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Posted 8th Sep 2013

A window on the world of O.R.?

Geoff Royston

The “invisibility cloak” of science fiction is now fact, albeit with limitations. O.R. could claim to have had the power of invisibility for years, though not by desire; what we want is the opposite - a high-visibility jacket! Indeed, part of the mission of the OR Society is to help make our presence more visible. But perception involves both the observed and the observer. And all of us have open and hidden parts.

To help understand that, Joseph Luft and Harrington Ingham, two US psychologists, devised, back in the mid 1950s, an approach called (after the first parts of their names) the Johari window, as illustrated below.

The “open” window pane is the part of ourselves that both we and others see. The “hidden” window pane is our private space, which we know but others do not. The “blind” window pane is what others see but we are not aware of. The “unknown” is the part of us that is seen by neither ourselves nor others.

A Johari window for O.R.?

The Johari window was designed to illuminate interpersonal perception, but can we perhaps apply the idea to perceptions of O.R.?
The “open” part would be the traditional part of O.R.– quantitative analysis in routing, scheduling, packing  etc - what might be called “decision physics”. 
The “hidden” part might be the softer parts of O.R. – although I ‘m sure we don’t actively hide it, managers nevertheless often don’t see that we can help with problem framing and structuring tasks, not just with crunching numbers.
The” blind” part could be the behavioural aspects of issues – by our focusing strongly on modelling the “physics” rather than the “psychology” of situations O.R. seems to be a bit behind, compared to say some parts of economics, in incorporating into our models the latest developments in the science of human thinking and behaviour.
Finally, what about the “unknown“ part? A candidate for this might be our work on system design – as I have written about before, a high proportion of O.R. is about this but we often seem to give little recognition to or publicity for that compared to our work on decision making  – and so risk both we and our clients under-estimating its contribution. 

If we are to fulfill a role as a visibly coherent science of systems improvement O.R. needs to openly embody all four panes of this window. This would involve more than purely presentational changes, it would require some reframing of education and training in O.R., about which I made some suggestions in the June issue of Inside O.R.  One result of that reframing should be to gain a position where both we and our clients see us through an integrated “skills window” as shown below.

Fostering Behavioural Operational Research

I suggest that the biggest tasks are those related to opening up the two elements on the right of the skills window – a greater focus on modelling human behaviour and on enhancing our thinking about system design. I wrote something about O.R. and design in Inside O.R. last September and there is some work now going on to see how the OR Society might collaborate with organisations such as the Design Society and the Design Research Society to progress that area. What about modelling human behaviour?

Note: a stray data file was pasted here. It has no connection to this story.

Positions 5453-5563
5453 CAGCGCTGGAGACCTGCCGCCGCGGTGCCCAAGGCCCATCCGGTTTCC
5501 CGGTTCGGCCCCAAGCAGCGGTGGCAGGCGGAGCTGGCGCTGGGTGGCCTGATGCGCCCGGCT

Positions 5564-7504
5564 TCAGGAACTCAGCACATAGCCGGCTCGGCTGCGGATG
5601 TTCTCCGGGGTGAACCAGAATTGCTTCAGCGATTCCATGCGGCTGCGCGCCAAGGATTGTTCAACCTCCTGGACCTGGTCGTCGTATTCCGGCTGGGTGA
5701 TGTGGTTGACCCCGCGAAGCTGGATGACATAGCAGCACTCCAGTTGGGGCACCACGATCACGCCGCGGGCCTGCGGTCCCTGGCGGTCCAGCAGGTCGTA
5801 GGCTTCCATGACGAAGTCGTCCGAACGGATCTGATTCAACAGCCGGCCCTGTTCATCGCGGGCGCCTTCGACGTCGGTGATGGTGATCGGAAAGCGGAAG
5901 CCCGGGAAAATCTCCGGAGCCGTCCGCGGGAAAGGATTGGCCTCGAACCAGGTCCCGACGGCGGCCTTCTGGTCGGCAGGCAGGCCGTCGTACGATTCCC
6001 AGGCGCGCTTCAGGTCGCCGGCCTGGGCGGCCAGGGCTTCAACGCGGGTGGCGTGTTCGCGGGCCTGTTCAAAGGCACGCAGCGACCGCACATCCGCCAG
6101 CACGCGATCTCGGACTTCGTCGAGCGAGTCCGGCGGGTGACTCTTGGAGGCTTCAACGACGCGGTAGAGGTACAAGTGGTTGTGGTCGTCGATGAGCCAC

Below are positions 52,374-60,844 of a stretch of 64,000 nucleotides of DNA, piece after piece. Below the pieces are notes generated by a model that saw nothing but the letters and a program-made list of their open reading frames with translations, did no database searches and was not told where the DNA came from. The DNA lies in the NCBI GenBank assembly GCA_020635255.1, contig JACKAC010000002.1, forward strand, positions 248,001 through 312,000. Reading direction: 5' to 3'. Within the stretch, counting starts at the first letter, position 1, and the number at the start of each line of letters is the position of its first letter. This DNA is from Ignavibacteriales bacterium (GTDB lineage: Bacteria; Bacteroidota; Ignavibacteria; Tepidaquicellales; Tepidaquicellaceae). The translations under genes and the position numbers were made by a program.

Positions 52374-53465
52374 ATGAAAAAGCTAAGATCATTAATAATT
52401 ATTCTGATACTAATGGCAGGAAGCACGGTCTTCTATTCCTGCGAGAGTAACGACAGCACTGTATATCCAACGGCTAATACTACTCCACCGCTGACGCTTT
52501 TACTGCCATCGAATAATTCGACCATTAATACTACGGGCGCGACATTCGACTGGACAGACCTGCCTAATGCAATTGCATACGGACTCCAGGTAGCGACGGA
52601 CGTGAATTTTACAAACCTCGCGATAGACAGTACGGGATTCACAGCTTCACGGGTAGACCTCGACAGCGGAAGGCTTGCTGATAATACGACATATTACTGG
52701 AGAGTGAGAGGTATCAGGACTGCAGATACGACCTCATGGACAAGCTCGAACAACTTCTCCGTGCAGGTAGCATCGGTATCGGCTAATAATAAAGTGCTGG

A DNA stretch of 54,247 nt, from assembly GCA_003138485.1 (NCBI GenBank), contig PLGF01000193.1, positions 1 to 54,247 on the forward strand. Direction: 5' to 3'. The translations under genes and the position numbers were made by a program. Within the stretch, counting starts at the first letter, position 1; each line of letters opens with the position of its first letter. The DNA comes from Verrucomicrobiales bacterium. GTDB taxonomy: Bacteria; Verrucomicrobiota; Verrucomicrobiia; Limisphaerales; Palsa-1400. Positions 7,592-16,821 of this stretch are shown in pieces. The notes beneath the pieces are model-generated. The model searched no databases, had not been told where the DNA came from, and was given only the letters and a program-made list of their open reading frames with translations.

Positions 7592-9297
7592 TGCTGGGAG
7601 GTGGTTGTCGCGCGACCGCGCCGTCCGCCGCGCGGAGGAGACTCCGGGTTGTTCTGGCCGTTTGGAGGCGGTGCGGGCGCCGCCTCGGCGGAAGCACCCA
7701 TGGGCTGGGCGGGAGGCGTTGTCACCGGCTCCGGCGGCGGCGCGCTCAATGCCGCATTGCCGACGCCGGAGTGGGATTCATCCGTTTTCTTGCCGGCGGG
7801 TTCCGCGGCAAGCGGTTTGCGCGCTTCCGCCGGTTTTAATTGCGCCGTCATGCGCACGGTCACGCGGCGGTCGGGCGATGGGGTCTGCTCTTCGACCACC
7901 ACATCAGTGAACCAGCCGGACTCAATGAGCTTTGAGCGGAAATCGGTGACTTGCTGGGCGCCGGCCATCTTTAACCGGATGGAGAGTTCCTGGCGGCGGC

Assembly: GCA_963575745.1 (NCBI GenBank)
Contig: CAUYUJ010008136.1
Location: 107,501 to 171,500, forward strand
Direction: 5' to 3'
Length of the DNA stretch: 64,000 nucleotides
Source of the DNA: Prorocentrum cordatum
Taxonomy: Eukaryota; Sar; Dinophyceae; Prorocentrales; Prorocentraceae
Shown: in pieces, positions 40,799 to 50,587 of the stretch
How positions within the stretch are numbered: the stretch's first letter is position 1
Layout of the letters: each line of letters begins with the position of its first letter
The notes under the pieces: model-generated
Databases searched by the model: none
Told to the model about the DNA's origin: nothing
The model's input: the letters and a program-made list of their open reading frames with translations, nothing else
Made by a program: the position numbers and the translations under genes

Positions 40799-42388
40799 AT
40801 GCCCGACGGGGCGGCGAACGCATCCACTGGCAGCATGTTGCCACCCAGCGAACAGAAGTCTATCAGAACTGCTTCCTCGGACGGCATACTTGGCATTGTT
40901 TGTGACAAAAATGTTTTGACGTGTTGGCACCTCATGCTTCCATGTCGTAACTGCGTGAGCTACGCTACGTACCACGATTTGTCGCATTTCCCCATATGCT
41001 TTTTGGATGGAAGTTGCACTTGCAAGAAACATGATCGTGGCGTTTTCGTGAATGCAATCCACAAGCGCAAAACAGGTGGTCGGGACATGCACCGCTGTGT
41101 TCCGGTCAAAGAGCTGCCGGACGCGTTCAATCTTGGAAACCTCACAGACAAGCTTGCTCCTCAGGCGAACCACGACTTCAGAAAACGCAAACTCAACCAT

The performance of organisations and other human activity systems inevitably depends on the thinking and behaviour of all the people who work in, are clients of, or otherwise interact with them. So consideration of cognitive and behavioural factors should play a major role in O.R. and O.R., as a multi- or trans-disciplinary endeavour, should draw strongly on the behavioural sciences.

Recent publications indicate increased interest in behavioural and cognitive aspects of O.R.  Many address mainly “process” related issues such as how people understand O.R. models. That is an important issue but behavioural and cognitive O.R. needs also to embrace “content” related issues, by analysing and modelling the behavioural and cognitive elements of the situation or system that is being investigated.  Indeed in the specific field of operations management there is now a recognised topic of behavioural operations.

These are encouraging signs but there has not been a specific focus within the UK O.R. community for promoting and fostering this area. The OR Society is planning some activity to help speed growth and spread visibility and awareness. This could help bring what currently appear rather scattered efforts into a more coherent and systematic approach; under the umbrella of behavioural operational research.

A small group of members of the Society who are active in behavioural operational research and/or have a particular interest in it are beginning to address how the Society could best assist development in this area. If you are interested in participating in this initiative, do please get in touch with me (email: